Tuesday, October 4, 2011

School Grades: Chicken or Egg?

Which comes first; an excellent school program or a motivated and academically engaged student body? When the school grades are announced this week by the Department of Education, many parents will be led to believe that their children's teachers are incompetent or lazy or both. They will have one more reason to just blame schools for poor student performance instead of doing their jobs of motivating their children and insisting on students doing their school work. That's because the current education reform craze producing the new school grades has incorrectly decreed that schools and teachers are totally responsible for the academic success of all students who happen to be enrolled.

Added 10/5/11: The school letter grades were released today and there are absolutely no surprises. Out of all the alternative schools in the state (30), all but two were assigned an F. Out of 68 Recovery District schools receiving letter grades, 87% received either a D or an F. Out of all the student selective magnet schools in the state, all but three received an A. Does this mean that all the teachers and administrators in our alternative schools are incompetent and that all teachers in magnet schools are highly effective? Will we get similar results when we apply the new teacher grading system? This is nuts!

All of my analysis of school performance shows that the qualities of student motivation and engagement in school are at least as important as the hard work of teachers in producing school success. The school reformers would probably be shocked to learn that a school could have top notch administrators, excellent teachers and a great academic program and still be rated as a "D" or "F" school by the new grading system. That's because the new school grades are completely dependent upon test data and attendance or graduation rate of students. If many students in a particular school miss a large number of school days, if they refuse to study and do homework, if they fail to get necessary sleep and proper nutrition, and are careless and skip some of the questions on their LEAP test, the school will likely be labeled as bad or failing. How is it that a school rather than the parents can be held responsible for the factors mentioned above?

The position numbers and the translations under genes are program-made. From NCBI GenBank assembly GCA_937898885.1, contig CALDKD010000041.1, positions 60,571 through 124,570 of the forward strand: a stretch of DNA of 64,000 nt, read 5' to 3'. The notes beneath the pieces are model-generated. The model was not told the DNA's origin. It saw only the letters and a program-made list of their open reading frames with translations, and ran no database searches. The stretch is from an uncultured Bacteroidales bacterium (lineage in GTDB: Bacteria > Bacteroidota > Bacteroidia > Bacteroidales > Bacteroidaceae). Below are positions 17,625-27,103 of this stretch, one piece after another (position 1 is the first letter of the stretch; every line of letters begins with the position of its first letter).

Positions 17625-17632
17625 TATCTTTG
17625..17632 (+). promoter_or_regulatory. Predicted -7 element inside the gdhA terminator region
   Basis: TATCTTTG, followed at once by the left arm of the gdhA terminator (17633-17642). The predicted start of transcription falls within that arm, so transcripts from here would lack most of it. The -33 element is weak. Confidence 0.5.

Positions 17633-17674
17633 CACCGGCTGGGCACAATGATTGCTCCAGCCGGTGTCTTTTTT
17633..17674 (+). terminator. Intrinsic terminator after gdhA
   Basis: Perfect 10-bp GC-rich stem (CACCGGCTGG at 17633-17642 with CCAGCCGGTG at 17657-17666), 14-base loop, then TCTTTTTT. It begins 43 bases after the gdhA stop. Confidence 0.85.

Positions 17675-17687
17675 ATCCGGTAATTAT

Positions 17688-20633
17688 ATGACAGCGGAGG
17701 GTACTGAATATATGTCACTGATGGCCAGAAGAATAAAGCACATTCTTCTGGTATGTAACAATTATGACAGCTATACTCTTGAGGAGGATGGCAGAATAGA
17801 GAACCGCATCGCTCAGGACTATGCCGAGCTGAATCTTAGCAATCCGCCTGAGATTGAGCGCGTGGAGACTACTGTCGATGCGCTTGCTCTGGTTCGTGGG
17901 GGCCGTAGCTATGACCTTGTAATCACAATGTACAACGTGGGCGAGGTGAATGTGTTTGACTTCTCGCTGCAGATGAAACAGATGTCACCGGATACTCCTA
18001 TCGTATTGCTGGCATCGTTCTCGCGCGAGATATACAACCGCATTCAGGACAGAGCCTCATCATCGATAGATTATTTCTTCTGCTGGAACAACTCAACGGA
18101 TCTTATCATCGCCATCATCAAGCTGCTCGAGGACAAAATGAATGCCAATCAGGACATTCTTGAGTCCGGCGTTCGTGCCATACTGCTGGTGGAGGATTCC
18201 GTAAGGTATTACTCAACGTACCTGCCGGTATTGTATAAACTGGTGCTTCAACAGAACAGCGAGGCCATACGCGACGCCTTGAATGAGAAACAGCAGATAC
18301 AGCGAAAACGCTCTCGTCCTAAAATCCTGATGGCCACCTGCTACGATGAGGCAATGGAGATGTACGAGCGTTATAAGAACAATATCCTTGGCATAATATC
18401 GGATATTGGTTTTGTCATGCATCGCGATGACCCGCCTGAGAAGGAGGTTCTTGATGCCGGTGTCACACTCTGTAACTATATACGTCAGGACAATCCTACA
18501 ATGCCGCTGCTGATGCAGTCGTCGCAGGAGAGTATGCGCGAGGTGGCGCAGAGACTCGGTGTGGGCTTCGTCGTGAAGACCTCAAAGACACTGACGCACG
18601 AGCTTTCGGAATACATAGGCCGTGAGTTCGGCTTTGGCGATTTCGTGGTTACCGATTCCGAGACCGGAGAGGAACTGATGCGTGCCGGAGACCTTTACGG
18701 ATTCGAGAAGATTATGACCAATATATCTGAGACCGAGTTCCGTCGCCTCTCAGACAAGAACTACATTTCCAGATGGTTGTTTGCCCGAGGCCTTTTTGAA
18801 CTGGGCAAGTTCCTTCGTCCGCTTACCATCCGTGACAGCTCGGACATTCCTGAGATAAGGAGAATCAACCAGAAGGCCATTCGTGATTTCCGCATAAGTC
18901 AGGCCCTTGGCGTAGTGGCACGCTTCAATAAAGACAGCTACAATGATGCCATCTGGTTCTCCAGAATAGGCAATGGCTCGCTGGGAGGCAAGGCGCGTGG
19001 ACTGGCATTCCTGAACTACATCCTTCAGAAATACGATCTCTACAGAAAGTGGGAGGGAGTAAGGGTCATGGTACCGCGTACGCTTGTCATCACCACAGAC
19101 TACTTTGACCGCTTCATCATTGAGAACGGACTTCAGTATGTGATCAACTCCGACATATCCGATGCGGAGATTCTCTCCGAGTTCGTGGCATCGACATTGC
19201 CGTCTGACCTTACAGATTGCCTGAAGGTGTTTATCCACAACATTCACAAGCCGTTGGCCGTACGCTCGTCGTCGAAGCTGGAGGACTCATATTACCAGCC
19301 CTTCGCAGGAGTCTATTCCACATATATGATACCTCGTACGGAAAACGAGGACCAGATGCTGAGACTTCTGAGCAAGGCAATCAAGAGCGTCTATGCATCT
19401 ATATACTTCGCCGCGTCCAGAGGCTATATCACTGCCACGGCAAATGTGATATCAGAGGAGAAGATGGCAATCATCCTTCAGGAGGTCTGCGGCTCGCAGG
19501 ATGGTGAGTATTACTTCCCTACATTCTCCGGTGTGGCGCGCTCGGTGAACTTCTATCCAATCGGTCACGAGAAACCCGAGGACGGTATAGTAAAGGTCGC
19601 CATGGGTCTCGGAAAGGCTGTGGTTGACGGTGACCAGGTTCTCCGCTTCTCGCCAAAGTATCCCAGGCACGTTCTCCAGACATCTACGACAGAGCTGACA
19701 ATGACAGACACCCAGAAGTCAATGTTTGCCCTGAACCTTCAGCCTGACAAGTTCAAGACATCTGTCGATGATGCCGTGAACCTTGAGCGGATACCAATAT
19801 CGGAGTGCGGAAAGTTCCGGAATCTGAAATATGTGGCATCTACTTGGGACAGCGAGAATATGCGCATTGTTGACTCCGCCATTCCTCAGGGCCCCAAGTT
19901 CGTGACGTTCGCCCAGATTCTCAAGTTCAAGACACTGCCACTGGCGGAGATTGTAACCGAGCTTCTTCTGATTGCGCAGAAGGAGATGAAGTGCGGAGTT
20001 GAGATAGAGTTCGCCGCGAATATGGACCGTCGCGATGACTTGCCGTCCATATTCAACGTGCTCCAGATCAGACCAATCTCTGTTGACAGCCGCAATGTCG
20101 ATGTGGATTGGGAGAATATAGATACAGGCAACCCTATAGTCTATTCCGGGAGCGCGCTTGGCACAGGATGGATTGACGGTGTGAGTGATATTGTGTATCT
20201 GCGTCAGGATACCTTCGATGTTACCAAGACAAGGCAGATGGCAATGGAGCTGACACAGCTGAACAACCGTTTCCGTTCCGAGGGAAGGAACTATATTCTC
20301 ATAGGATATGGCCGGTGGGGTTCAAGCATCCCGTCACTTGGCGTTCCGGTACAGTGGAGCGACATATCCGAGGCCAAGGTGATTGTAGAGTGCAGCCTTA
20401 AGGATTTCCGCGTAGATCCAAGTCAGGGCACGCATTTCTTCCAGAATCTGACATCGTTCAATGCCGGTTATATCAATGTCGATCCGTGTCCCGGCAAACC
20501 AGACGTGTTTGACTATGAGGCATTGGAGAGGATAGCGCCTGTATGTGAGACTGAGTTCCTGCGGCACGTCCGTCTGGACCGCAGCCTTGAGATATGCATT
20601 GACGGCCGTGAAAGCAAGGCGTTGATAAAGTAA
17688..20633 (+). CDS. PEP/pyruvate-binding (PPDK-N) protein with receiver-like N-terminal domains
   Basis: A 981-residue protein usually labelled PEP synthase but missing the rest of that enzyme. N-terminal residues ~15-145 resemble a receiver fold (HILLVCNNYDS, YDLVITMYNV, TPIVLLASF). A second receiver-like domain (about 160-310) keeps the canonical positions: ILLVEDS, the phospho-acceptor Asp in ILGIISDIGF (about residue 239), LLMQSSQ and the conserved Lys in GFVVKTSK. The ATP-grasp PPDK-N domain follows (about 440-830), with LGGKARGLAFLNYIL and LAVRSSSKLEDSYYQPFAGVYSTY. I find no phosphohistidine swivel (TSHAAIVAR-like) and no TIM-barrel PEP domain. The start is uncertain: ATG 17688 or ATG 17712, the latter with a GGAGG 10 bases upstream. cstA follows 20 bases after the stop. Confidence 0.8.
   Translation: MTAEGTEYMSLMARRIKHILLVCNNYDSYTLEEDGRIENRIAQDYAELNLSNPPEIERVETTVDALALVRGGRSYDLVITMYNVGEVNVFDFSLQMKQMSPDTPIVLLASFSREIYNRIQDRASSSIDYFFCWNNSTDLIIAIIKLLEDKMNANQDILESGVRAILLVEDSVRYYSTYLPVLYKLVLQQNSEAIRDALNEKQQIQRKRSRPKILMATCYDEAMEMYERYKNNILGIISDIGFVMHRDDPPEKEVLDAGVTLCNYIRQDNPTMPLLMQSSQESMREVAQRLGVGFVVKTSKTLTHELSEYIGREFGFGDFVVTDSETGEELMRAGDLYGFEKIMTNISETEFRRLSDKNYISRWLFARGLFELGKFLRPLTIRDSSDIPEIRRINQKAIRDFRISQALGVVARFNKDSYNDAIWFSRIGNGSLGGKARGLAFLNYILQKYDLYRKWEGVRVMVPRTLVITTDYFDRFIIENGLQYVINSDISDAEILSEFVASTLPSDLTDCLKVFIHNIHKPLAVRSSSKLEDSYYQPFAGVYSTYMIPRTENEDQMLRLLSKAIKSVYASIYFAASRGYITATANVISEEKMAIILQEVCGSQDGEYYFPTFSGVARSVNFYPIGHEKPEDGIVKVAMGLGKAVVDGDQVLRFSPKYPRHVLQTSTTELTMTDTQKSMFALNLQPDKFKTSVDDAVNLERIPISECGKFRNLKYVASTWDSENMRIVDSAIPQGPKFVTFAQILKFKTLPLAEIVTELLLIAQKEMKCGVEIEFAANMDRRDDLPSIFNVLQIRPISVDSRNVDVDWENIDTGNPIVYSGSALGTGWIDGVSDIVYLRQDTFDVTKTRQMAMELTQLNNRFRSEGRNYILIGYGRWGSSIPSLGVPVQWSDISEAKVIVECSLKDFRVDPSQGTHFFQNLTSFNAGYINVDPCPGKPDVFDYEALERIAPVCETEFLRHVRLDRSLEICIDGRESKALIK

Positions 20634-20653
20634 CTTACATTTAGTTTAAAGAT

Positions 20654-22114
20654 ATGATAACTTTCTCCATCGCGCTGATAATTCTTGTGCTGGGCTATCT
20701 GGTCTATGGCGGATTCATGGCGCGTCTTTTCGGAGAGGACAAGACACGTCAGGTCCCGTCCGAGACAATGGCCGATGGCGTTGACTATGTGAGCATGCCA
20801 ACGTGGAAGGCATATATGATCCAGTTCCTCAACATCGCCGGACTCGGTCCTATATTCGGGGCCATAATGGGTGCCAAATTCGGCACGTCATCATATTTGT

If public education is to improve, the general public and our education policy makers must understand that it's not just the effectiveness of the school and it's not just the quality and motivation of the students but a complex mix of factors that determine student success.

In a school system like the Zachary Community Schools, we have both factors clicking to produce a truly excellent school system. Administrators and teachers are hard working and demanding of excellence in both their own performance and their student's performance. At the same time, children come to school prepared to work hard and learn. Parents won't let a student miss school unnecessarily and regularly use the Internet and teacher communications to check assignments and insist that students do homework. The school culture has become one of excellence and academic achievement. Everyone, whether educator or student is expected to do his/her part.

The Zachary schools will get A's and B's on the new grading system. The teachers and administrators in Zachary deserve to take their bows and accept credit for a job well done, but they also know that parents and students deserve their share of the credit. Unfortunately many educators in neighboring Baton Rouge will be unfairly demoralized by a grading system that puts the entire burden on their shoulders instead of promoting a unified effort by parents, students, and educators. In those schools, the new school grading system will do more harm than good. Because of this destructive impact on many schools staffed by dedicated professionals, the school grading system itself deserves an F.

1 comment:

Anonymous said...

WOW! You are so right. It's a shame when some people are interested in playing the numbers game, rather than focusing on what is truly important.